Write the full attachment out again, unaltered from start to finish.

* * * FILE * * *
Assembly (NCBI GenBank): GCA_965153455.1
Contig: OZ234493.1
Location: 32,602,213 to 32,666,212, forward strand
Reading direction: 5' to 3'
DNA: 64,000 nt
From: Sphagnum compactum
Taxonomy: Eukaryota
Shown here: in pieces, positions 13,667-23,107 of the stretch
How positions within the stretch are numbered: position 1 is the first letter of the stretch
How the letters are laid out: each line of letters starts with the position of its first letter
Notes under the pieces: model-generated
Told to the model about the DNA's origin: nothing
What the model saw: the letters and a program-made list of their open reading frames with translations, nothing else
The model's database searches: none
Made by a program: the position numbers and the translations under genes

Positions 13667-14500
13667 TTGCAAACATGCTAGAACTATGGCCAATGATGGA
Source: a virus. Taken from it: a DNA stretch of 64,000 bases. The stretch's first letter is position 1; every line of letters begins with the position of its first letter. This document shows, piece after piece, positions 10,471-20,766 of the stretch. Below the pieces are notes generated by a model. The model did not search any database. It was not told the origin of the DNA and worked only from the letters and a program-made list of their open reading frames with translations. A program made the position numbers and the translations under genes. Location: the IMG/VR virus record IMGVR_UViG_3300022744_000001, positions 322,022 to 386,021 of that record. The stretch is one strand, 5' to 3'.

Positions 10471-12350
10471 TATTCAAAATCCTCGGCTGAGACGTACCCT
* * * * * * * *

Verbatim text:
Assembly (NCBI GenBank): GCA_965153455.1
Contig: OZ234493.1
Location: 32,602,213 to 32,666,212, forward strand
Reading direction: 5' to 3'
DNA: 64,000 nt
From: Sphagnum compactum
Taxonomy: Eukaryota
Shown here: in pieces, positions 13,667-23,107 of the stretch
How positions within the stretch are numbered: position 1 is the first letter of the stretch
How the letters are laid out: each line of letters starts with the position of its first letter
Notes under the pieces: model-generated
Told to the model about the DNA's origin: nothing
What the model saw: the letters and a program-made list of their open reading frames with translations, nothing else
The model's database searches: none
Made by a program: the position numbers and the translations under genes

Positions 13667-14500
13667 TTGCAAACATGCTAGAACTATGGCCAATGATGGA
Source: a virus. Taken from it: a DNA stretch of 64,000 bases. The stretch's first letter is position 1; every line of letters begins with the position of its first letter. This document shows, piece after piece, positions 10,471-20,766 of the stretch. Below the pieces are notes generated by a model. The model did not search any database. It was not told the origin of the DNA and worked only from the letters and a program-made list of their open reading frames with translations. A program made the position numbers and the translations under genes. Location: the IMG/VR virus record IMGVR_UViG_3300022744_000001, positions 322,022 to 386,021 of that record. The stretch is one strand, 5' to 3'.

Positions 10471-12350
10471 TATTCAAAATCCTCGGCTGAGACGTACCCT